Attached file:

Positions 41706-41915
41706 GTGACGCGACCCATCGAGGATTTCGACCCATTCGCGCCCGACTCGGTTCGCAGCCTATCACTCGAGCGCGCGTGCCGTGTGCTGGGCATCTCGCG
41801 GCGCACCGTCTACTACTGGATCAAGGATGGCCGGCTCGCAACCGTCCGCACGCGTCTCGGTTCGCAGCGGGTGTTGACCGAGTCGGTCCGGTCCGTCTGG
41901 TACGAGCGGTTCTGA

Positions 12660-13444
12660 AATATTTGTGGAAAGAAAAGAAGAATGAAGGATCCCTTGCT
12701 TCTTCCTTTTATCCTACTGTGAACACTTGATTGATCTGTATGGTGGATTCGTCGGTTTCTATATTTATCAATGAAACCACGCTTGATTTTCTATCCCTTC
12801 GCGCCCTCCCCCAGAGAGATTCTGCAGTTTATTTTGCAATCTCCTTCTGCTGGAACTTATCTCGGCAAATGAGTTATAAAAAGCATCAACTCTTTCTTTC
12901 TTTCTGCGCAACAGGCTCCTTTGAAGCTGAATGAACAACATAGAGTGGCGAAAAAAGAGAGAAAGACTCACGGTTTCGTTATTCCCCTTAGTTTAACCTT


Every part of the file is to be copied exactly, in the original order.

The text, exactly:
Positions 41706-41915
41706 GTGACGCGACCCATCGAGGATTTCGACCCATTCGCGCCCGACTCGGTTCGCAGCCTATCACTCGAGCGCGCGTGCCGTGTGCTGGGCATCTCGCG
41801 GCGCACCGTCTACTACTGGATCAAGGATGGCCGGCTCGCAACCGTCCGCACGCGTCTCGGTTCGCAGCGGGTGTTGACCGAGTCGGTCCGGTCCGTCTGG
41901 TACGAGCGGTTCTGA

Positions 12660-13444
12660 AATATTTGTGGAAAGAAAAGAAGAATGAAGGATCCCTTGCT
12701 TCTTCCTTTTATCCTACTGTGAACACTTGATTGATCTGTATGGTGGATTCGTCGGTTTCTATATTTATCAATGAAACCACGCTTGATTTTCTATCCCTTC
12801 GCGCCCTCCCCCAGAGAGATTCTGCAGTTTATTTTGCAATCTCCTTCTGCTGGAACTTATCTCGGCAAATGAGTTATAAAAAGCATCAACTCTTTCTTTC
12901 TTTCTGCGCAACAGGCTCCTTTGAAGCTGAATGAACAACATAGAGTGGCGAAAAAAGAGAGAAAGACTCACGGTTTCGTTATTCCCCTTAGTTTAACCTT